Use a managed, NoSQL, schemaless database for storing non-relational data. Cloud Datastore automatically scales as you need it and supports transactions as well as robust, SQL-like queries.
    MongoDB
    MongoDB stores data in JSON-like documents that can vary in structure, offering a dynamic, flexible schema. MongoDB was also designed for high availability and scalability, with built-in replication and auto-sharding.
    Amazon SimpleDB
    Developers simply store and query data items via web services requests and Amazon SimpleDB does the rest. Behind the scenes, Amazon SimpleDB creates and manages multiple geographically distributed replicas of your data automatically to enable high availability and data durability. Amazon SimpleDB provides a simple web services interface to create and store multiple data sets, query your data easily, and return the results. Your data is automatically indexed, making it easy to quickly find the information that you need. There is no need to pre-define a schema or change a schema if new data is added later. And scale-out is as simple as creating new domains, rather than building out new servers.
    Amazon S3
    Amazon Simple Storage Service provides a fully redundant data storage infrastructure for storing and retrieving any amount of data, at any time, from anywhere on the web
    MySQL
    The MySQL software delivers a very fast, multi-threaded, multi-user, and robust SQL (Structured Query Language) database server. MySQL Server is intended for mission-critical, heavy-load production systems as well as for embedding into mass-deployed software.
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      How developers use Amazon DynamoDB and Azure Cosmos DB
      Avatar of Karma
      Karma uses Amazon DynamoDBAmazon DynamoDB

      For most of the stuff we use MySQL. We just use Amazon RDS. But for some stuff we use Amazon DynamoDB. We love DynamoDB. It's amazing. We store usage data in there, for example. I think we have close to seven or eight hundred million records in there and it's scaled like you don't even notice it. You never notice any performance degradation whatsoever. It's insane, and the last time I checked we were paying $150 bucks for that.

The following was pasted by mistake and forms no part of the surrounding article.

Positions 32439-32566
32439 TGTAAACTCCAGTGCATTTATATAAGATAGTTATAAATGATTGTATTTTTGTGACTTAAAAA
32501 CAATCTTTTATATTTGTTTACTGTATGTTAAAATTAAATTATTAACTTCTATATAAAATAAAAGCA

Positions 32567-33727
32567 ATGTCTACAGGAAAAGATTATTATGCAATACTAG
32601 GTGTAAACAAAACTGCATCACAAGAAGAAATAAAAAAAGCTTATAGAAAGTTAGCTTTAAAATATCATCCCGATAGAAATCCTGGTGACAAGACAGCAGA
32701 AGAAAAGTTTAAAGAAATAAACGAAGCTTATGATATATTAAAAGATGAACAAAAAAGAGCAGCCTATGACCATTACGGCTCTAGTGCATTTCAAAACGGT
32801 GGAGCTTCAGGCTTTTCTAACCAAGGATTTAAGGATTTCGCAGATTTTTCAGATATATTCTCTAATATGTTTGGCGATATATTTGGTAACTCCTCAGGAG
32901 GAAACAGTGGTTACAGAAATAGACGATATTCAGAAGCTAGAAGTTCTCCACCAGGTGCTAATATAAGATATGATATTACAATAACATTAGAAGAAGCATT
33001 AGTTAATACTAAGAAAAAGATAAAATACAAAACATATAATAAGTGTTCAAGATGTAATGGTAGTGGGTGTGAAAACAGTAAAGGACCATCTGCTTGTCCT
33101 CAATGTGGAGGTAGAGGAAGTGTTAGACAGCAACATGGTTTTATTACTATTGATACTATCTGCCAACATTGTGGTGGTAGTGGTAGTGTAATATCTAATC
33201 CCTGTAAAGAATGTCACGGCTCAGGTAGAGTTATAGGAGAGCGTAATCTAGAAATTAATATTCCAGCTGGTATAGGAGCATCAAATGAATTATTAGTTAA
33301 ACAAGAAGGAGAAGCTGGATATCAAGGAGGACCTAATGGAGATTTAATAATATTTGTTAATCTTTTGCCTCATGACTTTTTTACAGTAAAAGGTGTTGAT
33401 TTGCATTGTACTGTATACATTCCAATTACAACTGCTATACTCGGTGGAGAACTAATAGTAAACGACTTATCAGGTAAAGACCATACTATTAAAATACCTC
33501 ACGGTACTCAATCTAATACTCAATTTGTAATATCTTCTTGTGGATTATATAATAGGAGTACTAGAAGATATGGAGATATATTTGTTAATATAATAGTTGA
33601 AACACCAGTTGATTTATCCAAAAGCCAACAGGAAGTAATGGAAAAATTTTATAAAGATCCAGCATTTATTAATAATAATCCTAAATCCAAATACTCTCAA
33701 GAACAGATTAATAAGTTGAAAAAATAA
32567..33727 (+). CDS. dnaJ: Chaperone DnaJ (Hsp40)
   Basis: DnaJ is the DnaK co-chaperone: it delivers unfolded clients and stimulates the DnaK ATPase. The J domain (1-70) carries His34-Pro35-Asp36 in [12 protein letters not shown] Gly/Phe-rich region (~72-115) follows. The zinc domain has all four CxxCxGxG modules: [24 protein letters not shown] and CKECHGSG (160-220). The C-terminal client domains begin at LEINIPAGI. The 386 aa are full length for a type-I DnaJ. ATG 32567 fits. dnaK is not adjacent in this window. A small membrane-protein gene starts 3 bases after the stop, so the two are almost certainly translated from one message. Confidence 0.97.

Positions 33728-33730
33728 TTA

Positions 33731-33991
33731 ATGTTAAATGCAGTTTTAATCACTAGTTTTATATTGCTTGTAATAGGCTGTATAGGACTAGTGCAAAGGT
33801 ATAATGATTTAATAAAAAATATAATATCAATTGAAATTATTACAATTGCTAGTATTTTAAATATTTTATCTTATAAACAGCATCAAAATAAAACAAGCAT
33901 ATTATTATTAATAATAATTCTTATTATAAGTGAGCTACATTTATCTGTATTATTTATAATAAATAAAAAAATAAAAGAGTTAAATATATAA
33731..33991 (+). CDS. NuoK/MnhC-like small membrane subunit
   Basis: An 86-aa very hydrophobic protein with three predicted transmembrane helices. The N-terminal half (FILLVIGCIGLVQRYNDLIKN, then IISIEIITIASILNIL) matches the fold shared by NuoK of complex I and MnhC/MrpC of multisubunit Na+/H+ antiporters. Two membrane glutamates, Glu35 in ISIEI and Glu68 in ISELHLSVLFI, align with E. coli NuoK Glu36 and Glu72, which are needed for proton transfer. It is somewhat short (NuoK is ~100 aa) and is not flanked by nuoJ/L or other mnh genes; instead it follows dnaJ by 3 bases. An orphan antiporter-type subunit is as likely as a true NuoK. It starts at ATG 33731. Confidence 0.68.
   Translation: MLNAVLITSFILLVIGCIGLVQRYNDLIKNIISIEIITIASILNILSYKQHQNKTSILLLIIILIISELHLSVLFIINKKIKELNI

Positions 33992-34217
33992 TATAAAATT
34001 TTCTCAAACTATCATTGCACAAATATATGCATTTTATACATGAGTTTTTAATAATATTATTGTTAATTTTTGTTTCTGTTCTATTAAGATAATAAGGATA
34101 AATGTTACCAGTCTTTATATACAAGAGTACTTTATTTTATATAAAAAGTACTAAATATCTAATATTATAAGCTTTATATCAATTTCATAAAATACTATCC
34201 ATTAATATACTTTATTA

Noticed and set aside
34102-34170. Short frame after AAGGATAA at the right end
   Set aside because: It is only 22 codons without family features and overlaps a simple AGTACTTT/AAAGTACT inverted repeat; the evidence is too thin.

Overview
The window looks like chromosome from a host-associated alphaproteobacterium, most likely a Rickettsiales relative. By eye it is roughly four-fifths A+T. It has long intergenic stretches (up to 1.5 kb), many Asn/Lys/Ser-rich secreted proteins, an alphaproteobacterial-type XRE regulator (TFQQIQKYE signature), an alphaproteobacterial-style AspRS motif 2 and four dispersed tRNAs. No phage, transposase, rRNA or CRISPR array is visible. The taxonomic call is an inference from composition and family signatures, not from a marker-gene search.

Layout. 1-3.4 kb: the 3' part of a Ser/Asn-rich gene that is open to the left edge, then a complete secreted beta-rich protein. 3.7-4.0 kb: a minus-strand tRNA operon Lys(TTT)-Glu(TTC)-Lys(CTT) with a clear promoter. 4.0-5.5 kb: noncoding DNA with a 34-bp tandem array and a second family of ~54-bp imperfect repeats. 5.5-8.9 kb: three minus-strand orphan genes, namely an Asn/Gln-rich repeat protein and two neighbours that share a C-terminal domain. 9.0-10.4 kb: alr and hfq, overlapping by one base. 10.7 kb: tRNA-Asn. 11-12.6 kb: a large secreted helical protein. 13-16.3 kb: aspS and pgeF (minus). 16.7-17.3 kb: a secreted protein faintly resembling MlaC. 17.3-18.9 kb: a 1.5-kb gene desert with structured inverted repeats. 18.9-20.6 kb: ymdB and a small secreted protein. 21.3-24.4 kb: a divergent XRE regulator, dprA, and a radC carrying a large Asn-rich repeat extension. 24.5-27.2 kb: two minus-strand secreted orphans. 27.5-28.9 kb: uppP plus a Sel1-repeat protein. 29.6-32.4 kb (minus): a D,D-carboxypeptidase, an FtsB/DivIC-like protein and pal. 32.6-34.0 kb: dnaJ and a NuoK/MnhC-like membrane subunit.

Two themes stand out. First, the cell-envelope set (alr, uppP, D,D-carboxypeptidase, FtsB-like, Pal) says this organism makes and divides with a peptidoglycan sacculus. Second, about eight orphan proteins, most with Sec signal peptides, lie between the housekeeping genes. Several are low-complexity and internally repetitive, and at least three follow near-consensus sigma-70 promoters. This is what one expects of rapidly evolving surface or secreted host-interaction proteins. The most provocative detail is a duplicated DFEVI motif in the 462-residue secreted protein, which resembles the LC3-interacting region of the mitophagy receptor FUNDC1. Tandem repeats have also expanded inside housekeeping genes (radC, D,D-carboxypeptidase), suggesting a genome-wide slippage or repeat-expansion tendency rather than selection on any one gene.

Avatar of Volkan Özçelik
      Volkan Özçelik uses Amazon DynamoDBAmazon DynamoDB

      zerotoherojs.com ’s userbase, and course details are stored in DynamoDB tables.

      The good thing about AWS DynamoDB is: For the amount of traffic that I have, it is free. It is highly-scalable, it is managed by Amazon, and it is pretty fast.

      It is, again, one less thing to worry about (when compared to managing your own MongoDB elsewhere).

      Avatar of CloudRepo
      CloudRepo uses Amazon DynamoDBAmazon DynamoDB

      We store customer metadata in DynamoDB. We decided to use Amazon DynamoDB because it was a fully managed, highly available solution. We didn't want to operate our own SQL server and we wanted to ensure that we built CloudRepo on high availability components so that we could pass that benefit back to our customers.

      Avatar of Matt Welke
      Matt Welke uses Amazon DynamoDBAmazon DynamoDB

      When creating proofs of concept or small personal projects that are hosted primarily in AWS, with non-relational data models, this is the NoSQL managed database I usually pair them with.

      Avatar of nrise
      nrise uses Amazon DynamoDBAmazon DynamoDB

      몇몇 로그는 현재 AWS DynamoDB 에 기록되고 있습니다. 개선을 통해 mongodb 로 옮길 계획을 하고 있습니다. 아주 간단한 데이터를 쌓는 용도로는 나쁘지 않습니다. 다만, 쿼리가 아주 제한적입니다. 사용하기 전에 반드시 DynamoDB 의 스펙을 확인할 필요가 있습니다.

      Avatar of Daniel Kovacs
      Daniel Kovacs uses Azure Cosmos DBAzure Cosmos DB

      If you need a document-based database with geo-redundancy (imagine AU-HU distance), this is the way to go.

      How much does Amazon DynamoDB cost?
      How much does Azure Cosmos DB cost?